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Pharma sector in Maharashtra till now and it will be…….

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Shashank Sandu, Director, Sandu Pharmaceuticals, elaborates on how Maharashtra has become a favourite destination for pharma cos

20160515ep19India currently represents just $6 billion of the $550 billion global pharma industry but its share is increasing at 10 per cent a year, compared to seven per cent annual growth for the world market overall. Also, while the Indian sector represents just eight per cent of the global industry total by volume, putting it in fourth place worldwide, it accounts for 13 per cent by value, and its drug exports have been growing at 30 per cent annually.

Pharma manufacturing units are largely concentrated in Maharashtra and Gujarat. Both these states account for about 45 per cent of the total number of pharma manufacturing units in India.

Maharashtra has always remained the financial hub of India. Various pharma companies started their manufacturing plants in the state and grew substantially cashing in on the favourable industrial policies offered by the state government. However, among all the industries, the pharma industry might have been the biggest gainer of these policies. Today, almost all the major pharma companies have their headquarters in Mumbai. India has the highest number of US FDA approved plants outside the US, and Maharashtra has the highest number of these plants in India.

Maharashtra is home to around 3,139 pharma units and corporate offices, with major centres in Mumbai, Thane, Tarapur, Nashik, Aurangabad and Pune. The state also leads in vaccine production. Maharashtra contributed 20 per cent to India’s pharma output of $2.66 billion in FY13. The sector received a cumulative FDI inflow of $168 million through 121 projects during August 1991 to March 2012. It has the highest number of pharma units and leading pharma companies

Traditional medicine, including Ayurveda, contributes significantly to the health status of many communities, and is increasingly used within certain communities in developed countries. Traditional medicine has a long history of use in health maintenance and in disease prevention and treatment, particularly for chronic diseases. According to some sources, up to 80 per cent of people in India use some form of traditional medicines, a category which includes Ayurveda.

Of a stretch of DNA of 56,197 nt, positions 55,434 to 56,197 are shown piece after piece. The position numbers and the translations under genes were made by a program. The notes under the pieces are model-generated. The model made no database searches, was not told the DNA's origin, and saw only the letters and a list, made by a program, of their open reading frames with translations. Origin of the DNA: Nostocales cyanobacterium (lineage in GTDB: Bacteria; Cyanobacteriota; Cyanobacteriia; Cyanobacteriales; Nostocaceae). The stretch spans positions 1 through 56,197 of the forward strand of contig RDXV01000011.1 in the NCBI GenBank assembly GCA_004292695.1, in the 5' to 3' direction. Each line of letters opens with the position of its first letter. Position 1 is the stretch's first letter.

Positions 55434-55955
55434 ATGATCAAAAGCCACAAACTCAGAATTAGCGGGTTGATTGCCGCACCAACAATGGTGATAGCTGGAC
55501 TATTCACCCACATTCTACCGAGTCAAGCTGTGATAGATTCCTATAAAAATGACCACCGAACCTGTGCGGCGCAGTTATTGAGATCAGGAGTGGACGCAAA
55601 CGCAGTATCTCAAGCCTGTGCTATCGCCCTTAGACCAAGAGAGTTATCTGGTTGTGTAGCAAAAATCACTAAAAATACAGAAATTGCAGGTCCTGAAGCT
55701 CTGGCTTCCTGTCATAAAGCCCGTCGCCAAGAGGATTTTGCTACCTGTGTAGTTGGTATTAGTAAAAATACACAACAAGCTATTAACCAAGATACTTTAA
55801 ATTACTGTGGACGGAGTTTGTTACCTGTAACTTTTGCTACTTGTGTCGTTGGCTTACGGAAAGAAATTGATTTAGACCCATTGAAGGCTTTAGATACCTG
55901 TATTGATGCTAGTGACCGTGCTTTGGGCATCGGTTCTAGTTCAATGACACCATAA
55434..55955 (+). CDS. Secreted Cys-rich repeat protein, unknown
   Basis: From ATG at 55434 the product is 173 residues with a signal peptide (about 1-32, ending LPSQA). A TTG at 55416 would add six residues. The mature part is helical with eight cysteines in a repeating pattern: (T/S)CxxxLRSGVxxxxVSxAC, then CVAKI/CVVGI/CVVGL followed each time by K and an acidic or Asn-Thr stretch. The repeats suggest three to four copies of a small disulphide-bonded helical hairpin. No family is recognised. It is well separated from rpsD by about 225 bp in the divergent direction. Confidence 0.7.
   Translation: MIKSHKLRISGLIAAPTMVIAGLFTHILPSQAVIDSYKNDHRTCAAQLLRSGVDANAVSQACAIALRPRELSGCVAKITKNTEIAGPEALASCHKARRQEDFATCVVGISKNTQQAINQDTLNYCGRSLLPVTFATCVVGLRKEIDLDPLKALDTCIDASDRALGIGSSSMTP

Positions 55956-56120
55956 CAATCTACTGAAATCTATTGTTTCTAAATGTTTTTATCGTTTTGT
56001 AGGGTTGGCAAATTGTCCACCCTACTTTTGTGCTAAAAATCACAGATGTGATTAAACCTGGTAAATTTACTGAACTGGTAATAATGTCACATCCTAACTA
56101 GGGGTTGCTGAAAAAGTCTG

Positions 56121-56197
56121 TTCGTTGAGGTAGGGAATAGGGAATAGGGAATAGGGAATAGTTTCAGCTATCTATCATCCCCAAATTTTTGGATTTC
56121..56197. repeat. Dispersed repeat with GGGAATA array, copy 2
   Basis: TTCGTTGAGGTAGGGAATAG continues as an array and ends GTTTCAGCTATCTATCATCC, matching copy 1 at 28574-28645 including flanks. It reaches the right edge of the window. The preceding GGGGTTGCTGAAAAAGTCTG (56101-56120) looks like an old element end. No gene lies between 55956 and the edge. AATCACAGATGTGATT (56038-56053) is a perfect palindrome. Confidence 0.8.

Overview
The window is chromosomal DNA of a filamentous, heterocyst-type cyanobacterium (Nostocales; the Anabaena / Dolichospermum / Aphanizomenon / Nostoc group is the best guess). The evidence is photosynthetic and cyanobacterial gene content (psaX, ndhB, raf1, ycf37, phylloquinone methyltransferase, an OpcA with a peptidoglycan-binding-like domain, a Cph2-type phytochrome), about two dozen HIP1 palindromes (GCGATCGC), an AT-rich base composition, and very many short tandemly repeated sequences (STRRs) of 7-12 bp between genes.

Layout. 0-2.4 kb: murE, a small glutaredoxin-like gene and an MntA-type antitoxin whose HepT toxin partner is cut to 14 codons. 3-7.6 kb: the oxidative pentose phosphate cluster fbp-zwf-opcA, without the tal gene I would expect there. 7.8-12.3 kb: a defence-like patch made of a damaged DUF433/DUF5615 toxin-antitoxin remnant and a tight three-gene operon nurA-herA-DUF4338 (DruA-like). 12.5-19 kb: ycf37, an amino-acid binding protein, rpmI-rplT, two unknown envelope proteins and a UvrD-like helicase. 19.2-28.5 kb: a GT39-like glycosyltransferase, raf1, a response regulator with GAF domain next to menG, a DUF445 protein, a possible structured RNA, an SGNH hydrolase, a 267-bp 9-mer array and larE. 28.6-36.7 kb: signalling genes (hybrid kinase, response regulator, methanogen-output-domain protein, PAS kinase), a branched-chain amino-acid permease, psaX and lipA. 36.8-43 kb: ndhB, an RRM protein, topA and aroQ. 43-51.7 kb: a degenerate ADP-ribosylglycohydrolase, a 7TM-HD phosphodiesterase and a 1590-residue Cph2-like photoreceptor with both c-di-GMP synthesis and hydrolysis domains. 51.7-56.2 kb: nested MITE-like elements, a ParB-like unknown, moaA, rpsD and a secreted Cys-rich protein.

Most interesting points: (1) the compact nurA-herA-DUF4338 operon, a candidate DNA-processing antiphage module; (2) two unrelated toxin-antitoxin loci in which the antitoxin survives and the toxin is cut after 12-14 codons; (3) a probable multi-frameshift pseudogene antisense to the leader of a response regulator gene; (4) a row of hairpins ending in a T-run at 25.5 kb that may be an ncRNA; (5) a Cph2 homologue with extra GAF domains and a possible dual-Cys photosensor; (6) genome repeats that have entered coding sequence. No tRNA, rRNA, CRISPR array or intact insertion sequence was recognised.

Ayurvedic medicines are produced by several thousand companies in India, but most of them are quite small, including numerous neighbourhood pharmacies that compound ingredients to make their own remedies. It is estimated that the total value of products from the entire Ayurvedic production in India is around $1 billion. The industry has been dominated by less than a dozen major companies for decades, joined recently by a few others that have followed their lead. Hence, today there are 30 companies earning a million dollars or more per year in business to meet the growing demand for Ayurvedic medicine.

Exports of Ayurvedic medicines have reached a value of $100 million a year (about 10 per cent the value of the entire Ayurvedic industry in India). About 60 per cent of this is crude herbs (to be manufactured into products outside India), about 30 per cent is finished product shipped abroad for direct sales to consumers, and the remaining 10 per cent is partially prepared products to be finished in the foreign countries.

Ayurvedic manufacturing industry is different from the general pharma industry in terms of source of knowledge, nature and process of drug discovery, scientific applications, fragmentation of markets, consumer categories and pricing. It shares similarities with the pharma sector in case of product innovation, marketing strategies, institutional development and networking. Though the turnover from ayurvedic sector constitutes meagre in terms of actual, it also holds two per cent of the global herbal market.